At Andaz’ luxury hotel, in the exclusive central Toranomon area of Tokyo, one knew there would be innovation. Yes, the view from corner suite 4836 is the same – looking down to the so-near Imperial Palace Gardens. But room supplies now include a Sony Life Space UX glass sound speaker, that (for US$799 or the nearest online price) apparently gives you 360-degree sound. And light; individual son et lumière is certainly a first in the hotel world, but then Andaz – from its initial brand as a conversion of Sir Terence Conran’s Great Eastern Hotel in London – has always offered firsts.
In London, there was no formal check-in area. You were greeted, around a large table, by youngsters holding tablets with registration information. Here, in Tokyo, the tables are three gigantic shapes of Hokkaido walnut and people sit around them, day long, helping themselves to coffee, tea and soft drinks. More innovation, here, is the conversion of an outdoor space on the rooftop of the 52-floor building. There was always a wedding chapel here, and now there is also an eight-seat SUSHI restaurant. Two chefs serve four diners each. Our meal started with 52 Sake, specially for the hotel, and named not only for our location but also because apparently the rice has been polished 52 times.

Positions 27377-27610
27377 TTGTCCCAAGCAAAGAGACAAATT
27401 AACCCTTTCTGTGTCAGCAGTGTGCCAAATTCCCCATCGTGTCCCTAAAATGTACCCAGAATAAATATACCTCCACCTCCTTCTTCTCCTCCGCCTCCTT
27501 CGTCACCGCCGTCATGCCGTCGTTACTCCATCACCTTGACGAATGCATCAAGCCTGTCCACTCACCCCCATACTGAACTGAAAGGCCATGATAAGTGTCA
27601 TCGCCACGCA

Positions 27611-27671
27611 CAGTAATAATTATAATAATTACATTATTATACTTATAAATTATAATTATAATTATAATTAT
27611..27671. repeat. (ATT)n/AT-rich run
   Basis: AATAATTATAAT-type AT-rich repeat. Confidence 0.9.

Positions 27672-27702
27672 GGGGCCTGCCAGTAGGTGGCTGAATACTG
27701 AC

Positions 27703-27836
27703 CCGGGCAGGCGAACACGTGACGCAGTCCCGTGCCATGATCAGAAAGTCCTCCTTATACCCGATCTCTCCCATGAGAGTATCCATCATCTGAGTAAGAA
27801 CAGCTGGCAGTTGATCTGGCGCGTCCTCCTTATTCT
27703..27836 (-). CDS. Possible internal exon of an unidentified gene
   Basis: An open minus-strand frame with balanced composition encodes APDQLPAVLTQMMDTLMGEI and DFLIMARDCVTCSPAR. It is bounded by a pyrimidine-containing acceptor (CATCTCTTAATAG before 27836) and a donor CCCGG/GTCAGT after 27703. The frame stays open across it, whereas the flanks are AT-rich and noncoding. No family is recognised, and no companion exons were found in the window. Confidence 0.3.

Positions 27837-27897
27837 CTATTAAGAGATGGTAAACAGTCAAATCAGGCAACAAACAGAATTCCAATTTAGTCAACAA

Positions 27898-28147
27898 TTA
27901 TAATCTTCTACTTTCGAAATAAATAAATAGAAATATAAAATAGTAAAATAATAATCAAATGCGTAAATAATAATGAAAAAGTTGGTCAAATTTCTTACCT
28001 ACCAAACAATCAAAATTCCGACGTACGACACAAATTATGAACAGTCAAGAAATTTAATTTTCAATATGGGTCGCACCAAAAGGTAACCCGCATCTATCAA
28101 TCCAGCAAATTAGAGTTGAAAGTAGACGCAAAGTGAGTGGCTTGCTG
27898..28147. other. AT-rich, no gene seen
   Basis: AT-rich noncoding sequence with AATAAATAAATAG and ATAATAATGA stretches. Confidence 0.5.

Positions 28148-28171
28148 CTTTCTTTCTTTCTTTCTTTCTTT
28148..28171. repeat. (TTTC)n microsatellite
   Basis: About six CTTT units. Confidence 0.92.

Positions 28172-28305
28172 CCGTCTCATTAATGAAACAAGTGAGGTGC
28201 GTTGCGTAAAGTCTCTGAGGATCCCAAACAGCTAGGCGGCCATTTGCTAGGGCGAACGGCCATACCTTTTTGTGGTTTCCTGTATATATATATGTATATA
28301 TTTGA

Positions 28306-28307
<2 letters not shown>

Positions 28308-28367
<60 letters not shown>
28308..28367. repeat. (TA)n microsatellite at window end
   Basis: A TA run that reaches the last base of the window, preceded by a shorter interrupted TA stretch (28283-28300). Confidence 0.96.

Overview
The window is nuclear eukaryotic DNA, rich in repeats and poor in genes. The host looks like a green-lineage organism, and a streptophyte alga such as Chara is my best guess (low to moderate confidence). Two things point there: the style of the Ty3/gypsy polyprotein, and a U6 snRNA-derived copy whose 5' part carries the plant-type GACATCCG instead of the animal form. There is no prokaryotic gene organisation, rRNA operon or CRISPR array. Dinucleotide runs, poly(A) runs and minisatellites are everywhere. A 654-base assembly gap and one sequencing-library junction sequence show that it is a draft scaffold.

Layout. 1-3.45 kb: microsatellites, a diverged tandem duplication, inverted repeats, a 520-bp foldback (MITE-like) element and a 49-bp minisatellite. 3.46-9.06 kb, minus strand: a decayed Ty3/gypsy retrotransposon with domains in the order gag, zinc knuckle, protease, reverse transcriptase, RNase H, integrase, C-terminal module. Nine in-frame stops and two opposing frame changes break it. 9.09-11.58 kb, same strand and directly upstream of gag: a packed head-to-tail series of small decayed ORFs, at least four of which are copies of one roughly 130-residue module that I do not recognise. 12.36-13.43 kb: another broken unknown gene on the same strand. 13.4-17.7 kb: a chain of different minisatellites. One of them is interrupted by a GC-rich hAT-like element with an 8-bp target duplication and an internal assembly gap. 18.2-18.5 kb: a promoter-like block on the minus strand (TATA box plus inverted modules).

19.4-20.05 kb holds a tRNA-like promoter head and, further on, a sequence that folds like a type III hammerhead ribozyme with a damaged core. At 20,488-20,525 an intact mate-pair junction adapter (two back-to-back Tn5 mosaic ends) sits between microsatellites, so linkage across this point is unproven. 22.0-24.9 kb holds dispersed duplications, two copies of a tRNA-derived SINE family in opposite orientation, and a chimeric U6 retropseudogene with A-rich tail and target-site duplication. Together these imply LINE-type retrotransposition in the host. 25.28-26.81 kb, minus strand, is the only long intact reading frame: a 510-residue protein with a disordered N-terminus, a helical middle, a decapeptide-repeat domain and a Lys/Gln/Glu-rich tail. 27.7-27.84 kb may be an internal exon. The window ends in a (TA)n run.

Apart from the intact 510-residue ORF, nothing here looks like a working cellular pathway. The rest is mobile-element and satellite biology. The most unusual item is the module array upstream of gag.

I am sure a sashimi and sushi dinner is very good for the system – occasionally – just as I am sure that the Biologique Recherche treatment in the hotel’s spa is very good for the face – occasionally – and more innovation is coming in the spa, where the reception-area Apothecary will have its waiting space turned into something more useful.
At breakfast in the gorgeous Andaz Tavern, I looked around for innovation, but all Hyatt family breakfast venues in Asia-Pacific offer so much food, and generally in a ‘come right into the kitchen’ setting. However, I do not think I have come across Nutella-filled brioches with vanilla sauce and cinnamon-roasted apples before.
There is innovation galore on the ground floor of this 164-room luxury hotel, where a burger and drinks bar flows out to a sunny conservatory, and to the pavement in summer. Ross Cooper, the New Zealander who now runs this hotel, showed it to me, and told me about the regular monthly runs – last Friday of every month, 8-9am – for guests and staff. He then introduced me to yet more innovation: pop-up stores that the Mori company is putting up on public streets all around. Since the end of February, there are brilliant pop-up eating stalls within a few yards’ walk of the hotel and also an Isetan boutique that solves all your Christmas list needs in one fell swoop. And what with lots of planted trees, and main traffic already diverted underground in a tunnel, this area of Toranomon Hills will soon be as pedestrian-friendly as Champs-Elysées in Paris.
Mary Gostelow travels over 300 days a year, doing one-night stands in top hotels around the world. Read her daily travelogue, www.girlahead.com